Some of the advantages of fish farming include creation of employment, source of proteins, high fish yields and maintenance of fish populations. However, fish farming is expensive to set up and contributes to water pollution.
Advantages of Fish Farming
Creation of Employment Aquaculture has resulted in job creation in fields such as animal research and fish hatchery management. Also, harvested fish contributes to employment creation in food processing industries, transport sector and restaurants. On the other hand, fish farming is an important source of income for aquaculture investors.
Source of Proteins Fish farming provides an important source of proteins and nutrients essential for healthy living. With the growing global population, fish helps to supplement other protein sources such as animal meat, milk and beans. In addition, fish contains omega-3 fatty acids that assist in brain function, normal development and reduces the risks of heart diseases.
Limits Overfishing As a result of growing world population, the demand for fish increases day by day. Fish farming sets to meet this demand hence preventing overfishing of wild fish from the oceans and lakes.
Easy to Maintain Compared to cattle farming and poultry farming, fish farming is easy to maintain and has low running costs. Fish farms can be set up almost anywhere with clean water supply and a large water body. In this regard, if properly managed, fish farming is commercially profitable due to low running costs.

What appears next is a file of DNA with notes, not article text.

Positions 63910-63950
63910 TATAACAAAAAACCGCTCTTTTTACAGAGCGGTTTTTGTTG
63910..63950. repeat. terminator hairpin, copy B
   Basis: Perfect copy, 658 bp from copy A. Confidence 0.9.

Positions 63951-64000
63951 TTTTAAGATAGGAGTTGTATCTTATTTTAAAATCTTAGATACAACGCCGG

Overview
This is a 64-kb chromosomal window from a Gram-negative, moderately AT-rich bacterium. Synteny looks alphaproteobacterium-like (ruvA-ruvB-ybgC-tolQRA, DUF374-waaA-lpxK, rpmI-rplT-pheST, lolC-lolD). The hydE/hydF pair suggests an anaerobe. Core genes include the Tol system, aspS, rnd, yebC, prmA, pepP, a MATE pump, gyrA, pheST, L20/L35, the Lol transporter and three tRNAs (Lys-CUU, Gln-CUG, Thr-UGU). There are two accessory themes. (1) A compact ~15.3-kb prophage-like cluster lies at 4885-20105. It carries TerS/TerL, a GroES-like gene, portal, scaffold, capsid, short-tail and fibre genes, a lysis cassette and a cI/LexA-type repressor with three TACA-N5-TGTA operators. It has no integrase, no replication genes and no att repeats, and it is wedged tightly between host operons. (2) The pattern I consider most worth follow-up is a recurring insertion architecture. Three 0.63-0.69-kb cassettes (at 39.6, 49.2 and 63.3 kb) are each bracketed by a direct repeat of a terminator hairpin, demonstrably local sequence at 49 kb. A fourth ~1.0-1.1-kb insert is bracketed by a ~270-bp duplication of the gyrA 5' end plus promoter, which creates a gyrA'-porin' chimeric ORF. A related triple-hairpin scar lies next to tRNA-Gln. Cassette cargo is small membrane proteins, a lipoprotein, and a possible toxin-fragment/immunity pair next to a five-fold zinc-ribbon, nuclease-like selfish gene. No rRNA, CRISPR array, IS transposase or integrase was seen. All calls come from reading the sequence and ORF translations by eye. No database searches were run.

High Yields Fish farming methods shield edible fish from marine predators such as large fish, bears and fish-eating birds. This stabilizes the fish population hence resulting in high fish yields. In addition, farmed fish are constantly monitored for parasites, sickness and other factors that might hinder their development.
Moreover, fish kept in fish farms are left to mature over a given period of time before they are harvested. This ensures maximum yields by eliminating the capture of young fish as experienced in standard fishing methods.
Prevents Extinction of Some Fish Species Aquaculture helps to revive the populations of some fish species, such as cod, sea bass and red snapper. The high demand of such fish species necessitates the need for breeding in fish farms in order to prevent their extinction.
Disadvantages of Fish Farming
Water Pollution and Infections Farmed fish are often treated with antibiotics, disinfectants and pesticides. These chemicals combined with fish wastes may find their way into surrounding fresh water hence resulting in water pollution.
Moreover, the congestion of fish in one area may result in the death of some fish. Dead fish encourage the growth of bacteria and other infections, which may threaten the entire fish population in the water source. Also, due to fish congestion, infections spread easily among the fish population since they are often in close contact.
Expensive to Set Up The initial setup costs for fish farming may be expensive due to the need to install fish cages, hatcheries and provision of processed fish food. In addition, as opposed to fish farming in large water bodies, fish farming in ponds requires costly excavations and channeling of river water into and out of the fish ponds.
Genetic Abnormalities Farmed fish have limited gene pool during breeding. This increases chances of genetic abnormalities among the fish offspring.